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Little gull

Hydrocoloeus minutus

Photo: Little gull
Weights and measures
Length from 25 to 27 cm
Wingspan from 75 to 80 cm
State of endangerment
Animal description
The Little gull (Hydrocoloeus minutus), a member of the Laridae family, is the smallest species within the gull family and is easily distinguished by its delicate and diminutive stature. It has a wingspan of approximately 61-67 centimeters (24-26 inches), and a body length ranging from 25 to 30 centimeters (9.8-11.8 inches), with an average weight of 68 to 162 grams (2.4-5.7 ounces). This petite gull possesses a combination of physical and behavioral traits that make it unique among its larger relatives.

One of the most striking features of the Little gull is its plumage. During the breeding season, adults exhibit a striking black hood, which contrasts sharply with their pale grey upperparts and white underparts. The wings are also pale grey, but with a distinctive feature: the underwings are a pure, bright white with a distinctive black leading edge that is visible in flight. This contrast is particularly noticeable and is often used as a key field mark to identify the species. In the non-breeding season, the black hood recedes, leaving a smudged grey patch on the head, while the rest of the body maintains its pale grey and white hues.

The Little gull's bill is short and slender, typically colored a dark red, which can fade to a blackish hue outside of the breeding season. Its legs are also red, providing a splash of color that stands out against its lighter body. The bird's eyes are dark, surrounded by a narrow white ring that adds to its delicate appearance.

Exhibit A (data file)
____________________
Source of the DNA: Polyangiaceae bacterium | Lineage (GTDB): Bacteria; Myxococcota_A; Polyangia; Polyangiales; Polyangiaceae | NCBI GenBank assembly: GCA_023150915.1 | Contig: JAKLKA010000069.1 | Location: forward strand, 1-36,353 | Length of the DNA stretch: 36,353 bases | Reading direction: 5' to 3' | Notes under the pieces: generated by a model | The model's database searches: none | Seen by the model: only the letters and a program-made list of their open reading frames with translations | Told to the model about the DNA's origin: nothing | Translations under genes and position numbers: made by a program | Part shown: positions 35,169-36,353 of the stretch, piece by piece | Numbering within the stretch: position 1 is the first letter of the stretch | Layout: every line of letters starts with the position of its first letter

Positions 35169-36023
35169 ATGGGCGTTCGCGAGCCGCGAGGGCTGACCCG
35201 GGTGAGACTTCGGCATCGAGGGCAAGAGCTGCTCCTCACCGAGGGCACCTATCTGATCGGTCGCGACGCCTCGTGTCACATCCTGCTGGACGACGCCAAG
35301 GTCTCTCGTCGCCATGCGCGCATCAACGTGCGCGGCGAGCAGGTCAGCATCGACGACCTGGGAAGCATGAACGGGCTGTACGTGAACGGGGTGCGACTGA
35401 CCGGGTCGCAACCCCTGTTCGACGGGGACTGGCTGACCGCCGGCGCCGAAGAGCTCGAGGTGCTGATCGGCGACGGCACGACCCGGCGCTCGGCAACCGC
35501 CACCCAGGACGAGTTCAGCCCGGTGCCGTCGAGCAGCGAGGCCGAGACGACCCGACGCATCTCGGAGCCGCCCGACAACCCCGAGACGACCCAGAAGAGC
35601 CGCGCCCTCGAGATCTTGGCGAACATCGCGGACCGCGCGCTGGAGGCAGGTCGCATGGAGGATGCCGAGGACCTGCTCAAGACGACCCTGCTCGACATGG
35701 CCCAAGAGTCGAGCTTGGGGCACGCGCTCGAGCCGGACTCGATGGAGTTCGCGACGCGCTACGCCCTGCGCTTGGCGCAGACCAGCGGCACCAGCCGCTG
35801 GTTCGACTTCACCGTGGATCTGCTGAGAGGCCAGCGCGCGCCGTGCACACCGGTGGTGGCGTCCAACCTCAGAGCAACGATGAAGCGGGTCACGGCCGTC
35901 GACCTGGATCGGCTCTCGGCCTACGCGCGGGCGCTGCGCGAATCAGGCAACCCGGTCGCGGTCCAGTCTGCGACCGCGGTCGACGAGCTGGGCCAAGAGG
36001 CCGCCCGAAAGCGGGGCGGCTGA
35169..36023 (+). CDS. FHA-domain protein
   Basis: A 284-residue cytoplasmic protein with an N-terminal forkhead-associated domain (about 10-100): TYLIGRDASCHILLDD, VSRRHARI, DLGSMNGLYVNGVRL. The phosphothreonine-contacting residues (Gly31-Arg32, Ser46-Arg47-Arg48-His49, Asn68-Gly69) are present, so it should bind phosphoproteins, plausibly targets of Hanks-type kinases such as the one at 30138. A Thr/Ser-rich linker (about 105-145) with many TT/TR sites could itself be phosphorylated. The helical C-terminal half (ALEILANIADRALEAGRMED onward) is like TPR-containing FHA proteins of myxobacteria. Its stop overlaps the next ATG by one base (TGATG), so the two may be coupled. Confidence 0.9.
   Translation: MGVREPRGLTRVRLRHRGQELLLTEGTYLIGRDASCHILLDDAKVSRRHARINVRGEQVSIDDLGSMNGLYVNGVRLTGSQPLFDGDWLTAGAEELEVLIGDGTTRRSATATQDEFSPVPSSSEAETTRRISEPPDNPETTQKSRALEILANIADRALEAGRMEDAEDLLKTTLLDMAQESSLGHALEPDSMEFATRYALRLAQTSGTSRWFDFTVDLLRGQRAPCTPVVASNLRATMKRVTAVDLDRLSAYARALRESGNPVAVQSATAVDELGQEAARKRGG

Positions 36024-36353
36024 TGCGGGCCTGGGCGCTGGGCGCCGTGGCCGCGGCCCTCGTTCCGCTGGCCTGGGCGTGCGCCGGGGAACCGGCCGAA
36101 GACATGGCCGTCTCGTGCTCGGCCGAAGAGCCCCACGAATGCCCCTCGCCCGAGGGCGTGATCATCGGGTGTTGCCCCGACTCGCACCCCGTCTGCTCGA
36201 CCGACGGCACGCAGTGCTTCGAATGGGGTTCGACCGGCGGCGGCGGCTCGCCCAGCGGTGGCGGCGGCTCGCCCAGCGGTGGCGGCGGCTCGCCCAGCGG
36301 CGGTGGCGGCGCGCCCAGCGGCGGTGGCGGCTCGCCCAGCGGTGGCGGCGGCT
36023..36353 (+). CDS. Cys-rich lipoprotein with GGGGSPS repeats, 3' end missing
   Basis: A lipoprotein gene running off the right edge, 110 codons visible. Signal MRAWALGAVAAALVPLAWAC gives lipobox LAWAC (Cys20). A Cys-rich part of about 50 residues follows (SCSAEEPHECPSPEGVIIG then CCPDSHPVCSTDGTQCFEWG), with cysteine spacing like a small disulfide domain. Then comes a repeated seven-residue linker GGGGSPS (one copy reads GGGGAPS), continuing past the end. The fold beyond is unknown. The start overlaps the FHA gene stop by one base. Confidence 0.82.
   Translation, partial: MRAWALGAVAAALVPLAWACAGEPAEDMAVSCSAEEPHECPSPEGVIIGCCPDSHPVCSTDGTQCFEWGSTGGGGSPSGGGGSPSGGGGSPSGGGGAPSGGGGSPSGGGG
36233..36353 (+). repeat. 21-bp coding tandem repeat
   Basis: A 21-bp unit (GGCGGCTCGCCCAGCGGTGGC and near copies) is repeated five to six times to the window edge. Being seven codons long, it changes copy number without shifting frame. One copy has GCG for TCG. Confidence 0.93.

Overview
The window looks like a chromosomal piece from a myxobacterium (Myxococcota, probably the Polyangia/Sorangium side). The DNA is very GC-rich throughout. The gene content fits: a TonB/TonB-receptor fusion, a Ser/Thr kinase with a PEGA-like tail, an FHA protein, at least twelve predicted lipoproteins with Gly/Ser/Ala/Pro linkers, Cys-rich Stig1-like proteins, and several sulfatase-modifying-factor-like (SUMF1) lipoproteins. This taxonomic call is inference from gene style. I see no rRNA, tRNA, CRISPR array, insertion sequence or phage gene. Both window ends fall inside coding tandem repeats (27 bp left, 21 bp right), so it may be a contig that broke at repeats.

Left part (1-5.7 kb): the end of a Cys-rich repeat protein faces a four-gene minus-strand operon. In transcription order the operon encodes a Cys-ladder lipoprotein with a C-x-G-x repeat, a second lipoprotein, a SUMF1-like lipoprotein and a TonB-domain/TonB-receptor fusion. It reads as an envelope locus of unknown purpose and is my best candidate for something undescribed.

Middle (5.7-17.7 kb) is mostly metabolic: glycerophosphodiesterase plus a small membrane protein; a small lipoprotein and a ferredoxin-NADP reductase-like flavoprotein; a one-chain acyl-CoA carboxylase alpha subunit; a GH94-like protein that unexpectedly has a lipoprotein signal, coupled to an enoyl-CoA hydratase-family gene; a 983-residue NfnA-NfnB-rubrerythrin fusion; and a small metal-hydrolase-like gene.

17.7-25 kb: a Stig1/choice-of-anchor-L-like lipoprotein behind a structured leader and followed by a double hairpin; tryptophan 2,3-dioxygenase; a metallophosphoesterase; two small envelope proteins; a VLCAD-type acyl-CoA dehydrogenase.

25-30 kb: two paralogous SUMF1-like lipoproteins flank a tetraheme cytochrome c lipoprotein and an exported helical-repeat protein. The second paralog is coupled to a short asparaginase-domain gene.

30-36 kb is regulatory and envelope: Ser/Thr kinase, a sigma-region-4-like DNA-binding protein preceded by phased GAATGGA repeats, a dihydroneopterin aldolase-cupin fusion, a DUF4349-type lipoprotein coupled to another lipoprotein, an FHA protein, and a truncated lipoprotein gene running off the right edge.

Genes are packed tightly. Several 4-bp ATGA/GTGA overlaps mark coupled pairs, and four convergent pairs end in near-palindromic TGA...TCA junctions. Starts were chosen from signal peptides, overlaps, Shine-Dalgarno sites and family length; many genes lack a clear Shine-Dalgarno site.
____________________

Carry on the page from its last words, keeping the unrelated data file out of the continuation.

These gulls are highly adapted to life on the wing, displaying agile and buoyant flight. They often feed by picking food off the water's surface as they fly, a behavior known as "dipping," rather than the more robust diving techniques of larger gulls. Their diet mainly consists of small fish, insects, and crustaceans. They are opportunistic feeders and may also scavenge at times.

Little gulls breed in colonies on freshwater marshes, lakes, and rivers across northern Europe and Asia. They prefer to nest on the ground, often choosing spots with ample vegetation to provide some cover. Their nests are relatively simple structures, often little more than a scrape in the ground lined with plant material.

During the winter months, Little gulls migrate to coastal areas, where they can be found in sheltered bays and estuaries. Some travel as far as the coastal regions of western Europe and the Mediterranean, while others may venture to the eastern coasts of North America.

The Little gull's social behavior is typical of gulls, with strong communal bonds formed during the breeding season. They engage in elaborate courtship displays that include calls and aerial acrobatics. Outside of the breeding season, they can often be seen in flocks, sometimes mixing with other gull species.

Conservation-wise, the Little gull is considered to be of Least Concern by the International Union for Conservation of Nature (IUCN), although local populations may be affected by habitat destruction and environmental pollution. Efforts to protect their breeding and feeding grounds are essential to ensure the continued survival of these charming and unique birds.
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